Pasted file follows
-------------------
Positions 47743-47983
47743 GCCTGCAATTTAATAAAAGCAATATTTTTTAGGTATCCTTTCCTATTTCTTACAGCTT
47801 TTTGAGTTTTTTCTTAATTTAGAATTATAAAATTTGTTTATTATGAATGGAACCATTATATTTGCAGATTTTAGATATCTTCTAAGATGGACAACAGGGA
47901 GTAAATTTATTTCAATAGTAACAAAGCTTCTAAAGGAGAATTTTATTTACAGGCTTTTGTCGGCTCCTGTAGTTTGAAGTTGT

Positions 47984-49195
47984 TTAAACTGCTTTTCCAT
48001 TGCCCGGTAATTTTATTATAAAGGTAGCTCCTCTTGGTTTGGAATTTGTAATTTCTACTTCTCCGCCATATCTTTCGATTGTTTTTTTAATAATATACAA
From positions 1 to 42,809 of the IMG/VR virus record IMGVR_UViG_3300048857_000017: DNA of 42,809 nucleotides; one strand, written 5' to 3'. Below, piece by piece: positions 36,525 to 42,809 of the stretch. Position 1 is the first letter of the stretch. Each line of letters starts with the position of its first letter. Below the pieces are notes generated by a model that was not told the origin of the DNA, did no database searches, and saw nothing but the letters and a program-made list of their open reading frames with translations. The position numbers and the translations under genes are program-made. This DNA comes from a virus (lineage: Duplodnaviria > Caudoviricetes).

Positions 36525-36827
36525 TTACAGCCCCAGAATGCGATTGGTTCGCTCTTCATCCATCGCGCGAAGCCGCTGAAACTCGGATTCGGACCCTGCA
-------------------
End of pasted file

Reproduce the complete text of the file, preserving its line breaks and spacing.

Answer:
Positions 47743-47983
47743 GCCTGCAATTTAATAAAAGCAATATTTTTTAGGTATCCTTTCCTATTTCTTACAGCTT
47801 TTTGAGTTTTTTCTTAATTTAGAATTATAAAATTTGTTTATTATGAATGGAACCATTATATTTGCAGATTTTAGATATCTTCTAAGATGGACAACAGGGA
47901 GTAAATTTATTTCAATAGTAACAAAGCTTCTAAAGGAGAATTTTATTTACAGGCTTTTGTCGGCTCCTGTAGTTTGAAGTTGT

Positions 47984-49195
47984 TTAAACTGCTTTTCCAT
48001 TGCCCGGTAATTTTATTATAAAGGTAGCTCCTCTTGGTTTGGAATTTGTAATTTCTACTTCTCCGCCATATCTTTCGATTGTTTTTTTAATAATATACAA
From positions 1 to 42,809 of the IMG/VR virus record IMGVR_UViG_3300048857_000017: DNA of 42,809 nucleotides; one strand, written 5' to 3'. Below, piece by piece: positions 36,525 to 42,809 of the stretch. Position 1 is the first letter of the stretch. Each line of letters starts with the position of its first letter. Below the pieces are notes generated by a model that was not told the origin of the DNA, did no database searches, and saw nothing but the letters and a program-made list of their open reading frames with translations. The position numbers and the translations under genes are program-made. This DNA comes from a virus (lineage: Duplodnaviria > Caudoviricetes).

Positions 36525-36827
36525 TTACAGCCCCAGAATGCGATTGGTTCGCTCTTCATCCATCGCGCGAAGCCGCTGAAACTCGGATTCGGACCCTGCA